Almost a year ago, Minister of Forestry, Lisell Alamilla, signed a Moratorium banning all harvesting of Rosewood from Belizean jungles, and, following a sizable find in January, she burned several flitches of the precious wood.
Alamilla has earned a few choice nicknames since the controversial burning, but she has stood her ground where the wanton harvesting of the precious wood is concerned. Yet it appears that the symbolic destruction was nothing more than just that because in an interview with reporters, she admitted:
“We continue to find Rosewood. There are regular reports. We’re confiscating 20, 30 flitches at a time, so the amount of Rosewood that we have on our hands is increasing almost on a weekly basis and we definitely have to put something to Cabinet for them to consider, so that decisions won’t lie with just my Ministry.”
The Forest Department still has two container loads of illegally harvested wood on its compound awaiting the completion of investigations.
Wilbur Sabido, Chief Forest Officer, said that in one of the containers, confiscated in January from the Port compound, were found Zericote “in round or log form. That is against the law, essentially. Zericote is a protected species; It can only be exported as a value -added product. So in that particular instance we seized the wood in the container. The exporter is a known exporter to us. He goes by the name of Anita Lou based originally out of Roaring Creek and now operating out of Orange Walk.”
In the other case, two containers found in the yard at Belize Engineering Limited contained roughly 15,000 board feet of rosewood. Sabido said that the exporter “goes by the name of Kambo Kin. Two persons registered that particular company. I can only recall the name of one; it’s Pererra.
In this particular instance we have only managed to make contact through the broker, Mr. Raul Cawich. It’s through him and with the DPP we are working to see how we can make contact with the actual owner of the material.”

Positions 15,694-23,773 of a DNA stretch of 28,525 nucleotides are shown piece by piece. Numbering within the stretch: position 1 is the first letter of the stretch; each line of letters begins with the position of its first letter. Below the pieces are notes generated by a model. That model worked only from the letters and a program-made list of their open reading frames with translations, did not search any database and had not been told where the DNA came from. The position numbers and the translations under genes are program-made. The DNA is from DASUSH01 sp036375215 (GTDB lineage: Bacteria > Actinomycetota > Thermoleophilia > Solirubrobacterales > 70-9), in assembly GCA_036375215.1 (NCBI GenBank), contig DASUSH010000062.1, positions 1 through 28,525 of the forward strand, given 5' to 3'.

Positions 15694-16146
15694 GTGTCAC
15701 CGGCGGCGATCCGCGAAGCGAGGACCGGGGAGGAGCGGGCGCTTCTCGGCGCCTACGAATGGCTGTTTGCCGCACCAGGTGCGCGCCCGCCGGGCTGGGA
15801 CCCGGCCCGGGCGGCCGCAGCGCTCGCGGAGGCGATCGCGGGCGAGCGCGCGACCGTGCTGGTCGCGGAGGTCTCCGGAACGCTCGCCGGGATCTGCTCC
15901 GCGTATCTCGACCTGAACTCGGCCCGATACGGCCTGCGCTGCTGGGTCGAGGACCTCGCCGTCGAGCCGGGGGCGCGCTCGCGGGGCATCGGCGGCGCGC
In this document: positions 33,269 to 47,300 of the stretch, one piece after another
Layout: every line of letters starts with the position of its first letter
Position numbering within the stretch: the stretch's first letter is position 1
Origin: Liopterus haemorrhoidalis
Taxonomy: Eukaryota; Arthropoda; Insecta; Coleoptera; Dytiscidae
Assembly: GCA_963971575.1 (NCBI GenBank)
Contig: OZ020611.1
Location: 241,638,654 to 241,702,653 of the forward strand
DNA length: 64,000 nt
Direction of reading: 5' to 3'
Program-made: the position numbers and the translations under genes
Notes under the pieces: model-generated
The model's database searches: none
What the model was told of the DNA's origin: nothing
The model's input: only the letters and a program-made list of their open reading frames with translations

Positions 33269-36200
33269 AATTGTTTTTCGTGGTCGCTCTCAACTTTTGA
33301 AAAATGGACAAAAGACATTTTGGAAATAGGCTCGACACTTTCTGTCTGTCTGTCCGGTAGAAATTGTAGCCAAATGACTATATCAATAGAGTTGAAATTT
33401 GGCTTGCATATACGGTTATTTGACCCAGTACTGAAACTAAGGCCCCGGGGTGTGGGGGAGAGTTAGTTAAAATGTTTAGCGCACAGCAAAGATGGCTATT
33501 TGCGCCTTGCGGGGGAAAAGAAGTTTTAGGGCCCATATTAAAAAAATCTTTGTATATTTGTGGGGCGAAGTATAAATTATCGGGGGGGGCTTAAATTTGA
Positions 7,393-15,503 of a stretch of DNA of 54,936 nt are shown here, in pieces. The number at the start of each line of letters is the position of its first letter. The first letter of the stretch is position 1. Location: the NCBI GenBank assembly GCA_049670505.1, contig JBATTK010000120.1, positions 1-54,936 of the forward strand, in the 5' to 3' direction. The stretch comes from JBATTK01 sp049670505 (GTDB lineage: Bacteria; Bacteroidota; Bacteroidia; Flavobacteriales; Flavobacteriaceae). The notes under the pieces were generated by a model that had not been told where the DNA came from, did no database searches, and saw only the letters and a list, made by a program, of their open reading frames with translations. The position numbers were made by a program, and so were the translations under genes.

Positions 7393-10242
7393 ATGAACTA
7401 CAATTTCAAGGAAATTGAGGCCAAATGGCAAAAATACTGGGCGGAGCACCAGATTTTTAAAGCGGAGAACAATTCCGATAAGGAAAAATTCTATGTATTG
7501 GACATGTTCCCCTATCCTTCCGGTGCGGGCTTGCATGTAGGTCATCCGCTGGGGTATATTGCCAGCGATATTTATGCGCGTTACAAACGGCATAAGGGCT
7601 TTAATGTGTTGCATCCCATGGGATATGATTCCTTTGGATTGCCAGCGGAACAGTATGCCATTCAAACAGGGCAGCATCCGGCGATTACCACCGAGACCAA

As for a third load confiscated in Benque Viejo del Carmen, Sabido said that case is slightly more sophisticated in nature specifically because “it’s still in customs’ custody and because customs gives a time period for the owner of the material to present legitimate documents.
If within a particular period of time they cannot present the documents, then the Controller of Customs can move to seize the property.
“Also at the same time because we suspect that the material is of Guatemalan origin, we contacted the Guatemalan authorities and they are very much concerned about the fact that they have a container with rosewood of Guatemalan origin ending up in the customs area.”
To add to the scenario, Charles Rivas, a Forest Ranger stationed in Toledo for a few years, has been transferred to another location pending the outcome of his alleged involvement in the Rosewood trade.
Minister Alamilla said, “Unfortunately when you deal with public officers you have to be very careful about how you manage any allegation brought against them because you just can’t dismiss them like that…so we have taken him out of the area to ensure that if those allegations are true, that we have removed him from Toledo.”
The investigation continues to determine whether or not Mr. Rivas was indeed involved in the illegal trade and if so, what penalties he will face.